8.  References

8.1.  Normative References

   [1]   Murata, M., St. Laurent, S., and D. Kohn, "XML Media Types",
         RFC 3023, January 2001.

   [2]   Urpalainen, J., "An Extensible Markup Language (XML) Patch
         Operations Framework Utilizing XML Path Language (XPath)
         Selectors", RFC 5261, September 2008.

   [3]   Freed, N., Klensin, J., and T. Hansen, "Media Type
         Specifications and Registration Procedures", BCP 13, RFC 6838,
         January 2013.

   [4]   Freed, N. and N. Borenstein, "Multipurpose Internet Mail
         Extensions (MIME) Part One: Format of Internet Message Bodies",
         RFC 2045, November 1996.

   [5]   Freed, N. and N. Borenstein, "Multipurpose Internet Mail
         Extensions (MIME) Part Two: Media Types", RFC 2046,
         November 1996.

8.2.  Non-Normative References

   [6]   Dusseault, L. and J. Snell, "PATCH Method for HTTP", RFC 5789,
         March 2010.

   [7]   Fielding, R., Gettys, J., Mogul, J., Frystyk, H., Masinter, L.,
         Leach, P., and T. Berners-Lee, "Hypertext Transfer Protocol --
         HTTP/1.1", RFC 2616, June 1999.




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   [8]   Thompson, H., Beech, D., Maloney, M., and N. Mendelsohn, "XML
         Schema Part 1: Structures Second Edition", World Wide Web
         Consortium Recommendation REC-xmlschema-1-20041028,
         October 2004,
         <http://www.w3.org/TR/2004/REC-xmlschema-1-20041028>.

   [9]   DeRose, S. and J. Clark, "XML Path Language (XPath) Version
         1.0", World Wide Web Consortium Recommendation REC-xpath-
         19991116, November 1999,
         <http://www.w3.org/TR/1999/REC-xpath-19991116>.

   [10]  Boag, S., Berglund, A., Kay, M., Simeon, J., Robie, J.,
         Chamberlin, D., and M. Fernandez, "XML Path Language (XPath)
         2.0 (Second Edition)", World Wide Web Consortium
         Recommendation REC-xpath20-20101214, December 2010,
         <http://www.w3.org/TR/2010/REC-xpath20-20101214>.

   [11]  Sperberg-McQueen, C., Yergeau, F., Paoli, J., Maler, E., and T.
         Bray, "Extensible Markup Language (XML) 1.0 (Fifth Edition)",
         World Wide Web Consortium Recommendation REC-xml-20081126,
         November 2008, <http://www.w3.org/TR/2008/REC-xml-20081126>.

   [12]  Hollander, D., Layman, A., Bray, T., Tobin, R., and H.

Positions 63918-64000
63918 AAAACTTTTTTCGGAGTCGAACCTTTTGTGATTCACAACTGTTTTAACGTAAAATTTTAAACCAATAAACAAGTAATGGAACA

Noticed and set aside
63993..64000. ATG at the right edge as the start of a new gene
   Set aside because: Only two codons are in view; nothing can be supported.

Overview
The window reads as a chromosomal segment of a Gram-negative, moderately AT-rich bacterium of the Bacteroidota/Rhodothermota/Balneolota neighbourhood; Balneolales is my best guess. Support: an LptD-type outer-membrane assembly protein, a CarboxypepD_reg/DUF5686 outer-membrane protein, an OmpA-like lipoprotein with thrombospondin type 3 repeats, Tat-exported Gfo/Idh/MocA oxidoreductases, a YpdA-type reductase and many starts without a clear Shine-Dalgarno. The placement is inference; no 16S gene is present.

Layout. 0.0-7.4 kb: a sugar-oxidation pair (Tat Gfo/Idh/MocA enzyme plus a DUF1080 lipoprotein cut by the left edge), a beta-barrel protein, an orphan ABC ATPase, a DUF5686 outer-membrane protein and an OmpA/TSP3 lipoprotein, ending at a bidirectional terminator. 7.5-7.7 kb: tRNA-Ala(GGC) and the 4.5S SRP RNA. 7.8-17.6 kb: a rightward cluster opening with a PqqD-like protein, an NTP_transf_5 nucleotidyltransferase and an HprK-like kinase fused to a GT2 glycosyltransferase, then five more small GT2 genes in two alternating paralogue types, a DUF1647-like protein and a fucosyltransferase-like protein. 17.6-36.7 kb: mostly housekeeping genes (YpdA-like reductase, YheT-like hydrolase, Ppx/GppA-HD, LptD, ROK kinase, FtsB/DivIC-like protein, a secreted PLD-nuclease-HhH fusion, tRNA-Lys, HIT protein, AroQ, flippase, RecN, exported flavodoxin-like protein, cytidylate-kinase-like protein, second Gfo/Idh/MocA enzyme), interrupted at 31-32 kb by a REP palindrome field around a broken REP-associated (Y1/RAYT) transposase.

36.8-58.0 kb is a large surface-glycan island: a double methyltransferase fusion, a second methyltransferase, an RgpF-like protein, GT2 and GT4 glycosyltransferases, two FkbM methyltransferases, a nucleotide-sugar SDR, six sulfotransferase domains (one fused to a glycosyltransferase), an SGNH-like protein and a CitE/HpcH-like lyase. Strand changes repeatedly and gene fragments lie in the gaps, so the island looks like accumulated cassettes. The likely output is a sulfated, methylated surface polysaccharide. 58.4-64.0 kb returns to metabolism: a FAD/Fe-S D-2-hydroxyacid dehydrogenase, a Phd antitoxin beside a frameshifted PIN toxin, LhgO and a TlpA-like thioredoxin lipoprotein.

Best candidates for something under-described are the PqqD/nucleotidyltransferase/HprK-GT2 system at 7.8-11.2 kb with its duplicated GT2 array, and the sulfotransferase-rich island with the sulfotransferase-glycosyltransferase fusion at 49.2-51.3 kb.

Thompson, "Namespaces in XML 1.0 (Third Edition)", World Wide
         Web Consortium Recommendation REC-xml-names-20091208,
         December 2009,
         <http://www.w3.org/TR/2009/REC-xml-names-20091208>.

URIs

   [13]  <https://www.ietf.org/mailman/listinfo/apps-discuss>

   [14]  <https://github.com/dret/I-D/tree/master/xml-patch>


Appendix A.  XSD from RFC 5261

   For reference, this section contains a copy of the XML Schema (XSD)
   [8] defining the add, replace, and remove types in RFC 5261 [2].
   This section is informational only, and the definitive version of the
   schema is the one listed in RFC 5261.
<?xml version="1.0" encoding="UTF-8"?>
<!DOCTYPE schema [
    <!ENTITY ncname "\i\c*">
    <!ENTITY qname  "(&ncname;:)?&ncname;">
    <!ENTITY aname  "@&qname;">
    <!ENTITY pos    "\[\d+\]">
    <!ENTITY attr   "\[&aname;='(.)*'\]|\[&aname;=&quot;(.)*&quot;\]">



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    <!ENTITY valueq "\[(&qname;|\.)=&quot;(.)*&quot;\]">
    <!ENTITY value  "\[(&qname;|\.)='(.)*'\]|&valueq;">
    <!ENTITY cond   "&attr;|&value;|&pos;">
    <!ENTITY step   "(&qname;|\*)(&cond;)*">
    <!ENTITY piq    "processing-instruction\((&quot;&ncname;&quot;)\)">
    <!ENTITY pi     "processing-instruction\(('&ncname;')?\)|&piq;">
    <!ENTITY id     "id\(('&ncname;')?\)|id\((&quot;&ncname;&quot;)?\)">
    <!ENTITY com    "comment\(\)">
    <!ENTITY text   "text\(\)">
    <!ENTITY nspa   "namespace::&ncname;">
    <!ENTITY cnodes "(&text;(&pos;)?)|(&com;(&pos;)?)|((&pi;)(&pos;)?)">
    <!ENTITY child  "&cnodes;|&step;">
    <!ENTITY last   "(&child;|&aname;|&nspa;)">
    ]>
<xsd:schema
    xmlns:xsd="http://www.w3.org/2001/XMLSchema"
    elementFormDefault="qualified">

    <xsd:simpleType name="xpath">
        <xsd:restriction base="xsd:string">
            <xsd:pattern
                value="(/)?((&id;)((/&step;)*(/&last;))?|(&step;/)*(&last;))"/>
        </xsd:restriction>
    </xsd:simpleType>